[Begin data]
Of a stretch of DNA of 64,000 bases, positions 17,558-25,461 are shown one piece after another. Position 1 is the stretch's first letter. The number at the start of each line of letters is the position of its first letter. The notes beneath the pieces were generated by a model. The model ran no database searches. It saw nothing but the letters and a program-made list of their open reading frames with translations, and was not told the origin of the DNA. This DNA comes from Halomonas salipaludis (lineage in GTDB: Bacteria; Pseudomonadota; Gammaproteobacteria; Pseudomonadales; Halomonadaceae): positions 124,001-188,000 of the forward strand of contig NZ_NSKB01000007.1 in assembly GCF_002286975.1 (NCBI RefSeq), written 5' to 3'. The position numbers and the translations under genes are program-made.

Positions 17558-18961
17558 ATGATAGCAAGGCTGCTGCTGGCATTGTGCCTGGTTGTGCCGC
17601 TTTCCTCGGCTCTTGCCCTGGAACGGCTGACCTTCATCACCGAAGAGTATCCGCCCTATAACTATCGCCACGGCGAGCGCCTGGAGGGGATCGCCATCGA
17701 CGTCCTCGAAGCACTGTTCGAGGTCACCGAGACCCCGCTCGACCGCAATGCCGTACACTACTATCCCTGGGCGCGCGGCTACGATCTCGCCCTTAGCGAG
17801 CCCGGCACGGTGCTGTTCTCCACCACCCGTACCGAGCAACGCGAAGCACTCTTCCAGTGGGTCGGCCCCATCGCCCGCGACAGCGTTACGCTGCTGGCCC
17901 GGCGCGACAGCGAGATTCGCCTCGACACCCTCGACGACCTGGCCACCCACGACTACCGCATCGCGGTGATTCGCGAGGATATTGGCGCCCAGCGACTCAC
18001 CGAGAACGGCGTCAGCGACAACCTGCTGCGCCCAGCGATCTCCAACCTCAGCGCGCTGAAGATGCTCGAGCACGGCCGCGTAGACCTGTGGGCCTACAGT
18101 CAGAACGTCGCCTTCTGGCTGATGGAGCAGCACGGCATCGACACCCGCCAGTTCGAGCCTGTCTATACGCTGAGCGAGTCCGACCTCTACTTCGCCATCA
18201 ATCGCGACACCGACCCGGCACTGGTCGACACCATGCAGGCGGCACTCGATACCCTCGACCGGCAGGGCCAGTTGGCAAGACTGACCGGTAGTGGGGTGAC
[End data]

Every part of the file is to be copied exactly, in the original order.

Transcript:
Of a stretch of DNA of 64,000 bases, positions 17,558-25,461 are shown one piece after another. Position 1 is the stretch's first letter. The number at the start of each line of letters is the position of its first letter. The notes beneath the pieces were generated by a model. The model ran no database searches. It saw nothing but the letters and a program-made list of their open reading frames with translations, and was not told the origin of the DNA. This DNA comes from Halomonas salipaludis (lineage in GTDB: Bacteria; Pseudomonadota; Gammaproteobacteria; Pseudomonadales; Halomonadaceae): positions 124,001-188,000 of the forward strand of contig NZ_NSKB01000007.1 in assembly GCF_002286975.1 (NCBI RefSeq), written 5' to 3'. The position numbers and the translations under genes are program-made.

Positions 17558-18961
17558 ATGATAGCAAGGCTGCTGCTGGCATTGTGCCTGGTTGTGCCGC
17601 TTTCCTCGGCTCTTGCCCTGGAACGGCTGACCTTCATCACCGAAGAGTATCCGCCCTATAACTATCGCCACGGCGAGCGCCTGGAGGGGATCGCCATCGA
17701 CGTCCTCGAAGCACTGTTCGAGGTCACCGAGACCCCGCTCGACCGCAATGCCGTACACTACTATCCCTGGGCGCGCGGCTACGATCTCGCCCTTAGCGAG
17801 CCCGGCACGGTGCTGTTCTCCACCACCCGTACCGAGCAACGCGAAGCACTCTTCCAGTGGGTCGGCCCCATCGCCCGCGACAGCGTTACGCTGCTGGCCC
17901 GGCGCGACAGCGAGATTCGCCTCGACACCCTCGACGACCTGGCCACCCACGACTACCGCATCGCGGTGATTCGCGAGGATATTGGCGCCCAGCGACTCAC
18001 CGAGAACGGCGTCAGCGACAACCTGCTGCGCCCAGCGATCTCCAACCTCAGCGCGCTGAAGATGCTCGAGCACGGCCGCGTAGACCTGTGGGCCTACAGT
18101 CAGAACGTCGCCTTCTGGCTGATGGAGCAGCACGGCATCGACACCCGCCAGTTCGAGCCTGTCTATACGCTGAGCGAGTCCGACCTCTACTTCGCCATCA
18201 ATCGCGACACCGACCCGGCACTGGTCGACACCATGCAGGCGGCACTCGATACCCTCGACCGGCAGGGCCAGTTGGCAAGACTGACCGGTAGTGGGGTGAC